Many people still search for that magic set/rep scheme or that magic supplement or routine. On Cyberpump.com we will continue to keep repeating the same message to readers that it's not that complicated. Dr. Ken often points this out: "This is simple stuff."
Many people still fail to get the message. I would like to share with the readers some of my own progress when I first started lifting seriously. I desperately wanted to become bigger and stronger. I wanted to compete in powerlifting as well.
So, here's what my foundational principles were at the time. Note I change to "we" below because it includes Mark "Gumby" McLeod.
- Focus on the bench press, squat, and deadlift. We squatted and bench pressed twice a week. We deadlifted once per week as well.
- Add weight or reps to the bar EVERY workout. EVERY WORKOUT! If you can't add weight, add reps or vice versa.
- Soreness was not an indication of being ready for a workout. As long as we kept adding weight and/or reps we never backed down.
- We kept extra movements to a minimum. We normally added weighted chins, close grip bench presses, barbell curls, and weighted sit-ups as "extras".
- Intensity! There was no such thing as "needing motivation". There was no such thing as a "bad workout". We didn't sulk after a workout and get into "analyze mode". We just got more motivated if we deemed a workout sub-par.
I remember Gumby missing a deadlift in an early morning workout and was so ticked off he worked two jobs until 9pm that night and came back and did ANOTHER full deadlift workout and set a new PR by making the weight he missed in the morning.
- We didn't dwell on muscle belly size, rest between sets, rep speed, percentages, speed strength, strength speed, or whatever.
- We never missed a workout (barring illness).
- Add weight or reps to the bar EVERY workout. EVERY WORKOUT! Wait, I already mentioned this one. I will mention it again. It's called FOCUSING ON PROGRESSION!
So what were the results? I will let the pictures tell the story and there are zero artificial ingredients used in the development of this size and strength!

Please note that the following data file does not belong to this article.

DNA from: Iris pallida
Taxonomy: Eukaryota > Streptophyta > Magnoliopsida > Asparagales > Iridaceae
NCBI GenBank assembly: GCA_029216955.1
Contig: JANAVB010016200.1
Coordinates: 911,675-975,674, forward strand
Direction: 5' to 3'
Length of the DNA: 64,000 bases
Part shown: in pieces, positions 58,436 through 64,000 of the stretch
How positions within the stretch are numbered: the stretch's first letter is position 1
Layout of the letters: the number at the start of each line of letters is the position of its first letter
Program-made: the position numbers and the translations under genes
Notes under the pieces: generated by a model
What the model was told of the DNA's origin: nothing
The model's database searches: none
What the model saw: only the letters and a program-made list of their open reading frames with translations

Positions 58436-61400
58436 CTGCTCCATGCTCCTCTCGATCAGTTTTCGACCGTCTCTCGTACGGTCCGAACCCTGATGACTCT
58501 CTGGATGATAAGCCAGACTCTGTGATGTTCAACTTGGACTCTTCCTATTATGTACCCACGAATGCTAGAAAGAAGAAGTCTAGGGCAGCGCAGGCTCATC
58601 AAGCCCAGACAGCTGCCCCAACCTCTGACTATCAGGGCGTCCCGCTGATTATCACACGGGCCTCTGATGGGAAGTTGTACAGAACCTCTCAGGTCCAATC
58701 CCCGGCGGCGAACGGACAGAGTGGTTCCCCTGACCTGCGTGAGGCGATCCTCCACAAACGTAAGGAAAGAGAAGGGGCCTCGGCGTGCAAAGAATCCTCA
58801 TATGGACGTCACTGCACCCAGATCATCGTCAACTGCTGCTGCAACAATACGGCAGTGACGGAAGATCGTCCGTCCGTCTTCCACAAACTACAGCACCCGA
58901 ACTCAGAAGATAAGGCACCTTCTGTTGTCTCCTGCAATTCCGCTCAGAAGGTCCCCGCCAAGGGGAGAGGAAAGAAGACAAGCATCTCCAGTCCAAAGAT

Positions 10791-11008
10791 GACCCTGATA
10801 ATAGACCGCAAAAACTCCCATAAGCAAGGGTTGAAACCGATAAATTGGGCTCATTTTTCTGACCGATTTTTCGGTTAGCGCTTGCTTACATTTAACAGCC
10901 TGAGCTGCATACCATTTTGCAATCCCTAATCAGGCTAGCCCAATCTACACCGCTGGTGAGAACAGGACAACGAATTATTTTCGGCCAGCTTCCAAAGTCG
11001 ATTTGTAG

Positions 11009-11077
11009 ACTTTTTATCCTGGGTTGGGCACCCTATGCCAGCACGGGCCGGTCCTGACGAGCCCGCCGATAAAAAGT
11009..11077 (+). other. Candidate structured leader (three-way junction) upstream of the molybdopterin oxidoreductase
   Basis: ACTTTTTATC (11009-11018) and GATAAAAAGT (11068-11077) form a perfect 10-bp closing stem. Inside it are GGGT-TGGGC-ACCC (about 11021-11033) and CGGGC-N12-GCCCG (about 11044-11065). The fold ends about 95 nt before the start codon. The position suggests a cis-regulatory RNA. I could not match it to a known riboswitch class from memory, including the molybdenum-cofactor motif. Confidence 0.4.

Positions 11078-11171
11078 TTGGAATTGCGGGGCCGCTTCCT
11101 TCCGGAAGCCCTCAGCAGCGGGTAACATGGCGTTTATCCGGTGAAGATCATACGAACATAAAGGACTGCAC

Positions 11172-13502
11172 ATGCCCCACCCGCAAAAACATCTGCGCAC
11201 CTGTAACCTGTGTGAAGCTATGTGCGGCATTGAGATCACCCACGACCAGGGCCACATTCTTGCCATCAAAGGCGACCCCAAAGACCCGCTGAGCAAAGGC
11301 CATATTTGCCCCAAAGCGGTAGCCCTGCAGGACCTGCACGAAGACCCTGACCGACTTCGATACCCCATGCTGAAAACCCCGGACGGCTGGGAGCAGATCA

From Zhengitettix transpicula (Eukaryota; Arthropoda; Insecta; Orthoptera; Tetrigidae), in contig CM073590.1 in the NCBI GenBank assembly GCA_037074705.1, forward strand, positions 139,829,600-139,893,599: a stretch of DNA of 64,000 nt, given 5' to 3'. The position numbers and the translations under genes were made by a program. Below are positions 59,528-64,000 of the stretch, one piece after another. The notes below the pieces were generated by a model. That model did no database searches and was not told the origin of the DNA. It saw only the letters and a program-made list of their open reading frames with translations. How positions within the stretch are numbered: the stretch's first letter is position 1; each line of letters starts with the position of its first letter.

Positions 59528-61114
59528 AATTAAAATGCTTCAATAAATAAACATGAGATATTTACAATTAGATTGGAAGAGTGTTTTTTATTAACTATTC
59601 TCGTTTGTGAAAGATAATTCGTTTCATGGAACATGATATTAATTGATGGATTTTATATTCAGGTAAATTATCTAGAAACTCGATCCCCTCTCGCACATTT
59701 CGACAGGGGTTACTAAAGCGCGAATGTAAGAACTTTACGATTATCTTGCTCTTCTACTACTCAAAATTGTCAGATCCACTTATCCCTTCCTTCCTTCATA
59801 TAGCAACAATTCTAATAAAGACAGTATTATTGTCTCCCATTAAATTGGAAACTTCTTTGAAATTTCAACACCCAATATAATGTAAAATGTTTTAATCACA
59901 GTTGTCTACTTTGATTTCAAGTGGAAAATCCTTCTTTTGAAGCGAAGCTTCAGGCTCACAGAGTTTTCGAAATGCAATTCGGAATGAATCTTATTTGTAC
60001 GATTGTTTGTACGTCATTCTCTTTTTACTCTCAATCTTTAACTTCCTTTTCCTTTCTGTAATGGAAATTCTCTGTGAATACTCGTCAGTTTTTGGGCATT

Here's a picture of me, shown above left, when I started getting serious. I still have that powerlifting belt. It's new in the picture and I was trying it out. It's a Bob Morris belt. If my memory serves me right, Dr. Ken had recommended Morris belts. I was about 160 and change.
The picture, on the right, is me deadlifting in the American Drug-Free Powerlifting Midwest Open two years later. There is 560 on the bar. I weighed close to 210 the night before and was panicked about making weight (the taco pizza!). I made weight for the 198lb class. You can see the difference focusing on the simple stuff made in my physique. Don't look at the technique, it was horrible.
The Secrets To Size & Strength Revealed
The deadlift is undeniably one of the kings for size and strength. It unquestionably, in the most literal terms, transformed my physique. We (Gumby and I) worked extra hard on our deadlifts because we found out we were not out of the running in a non-drug tested deadlift contest for a placing.
The fact that most powerlifters don't focus extra hard on their deadlift enabled us to be highly competitive at the local level and this was our approach.
We deadlifted once per week and would work up to a top set of 5 reps. We seldom went above 5 reps because we did not consider it to be "powerlifting". Yes, that was dumb on our part, we now know that. We didn't microload, another revelation after the fact. H#ll we wouldn't have known a microload if it hit us in the head.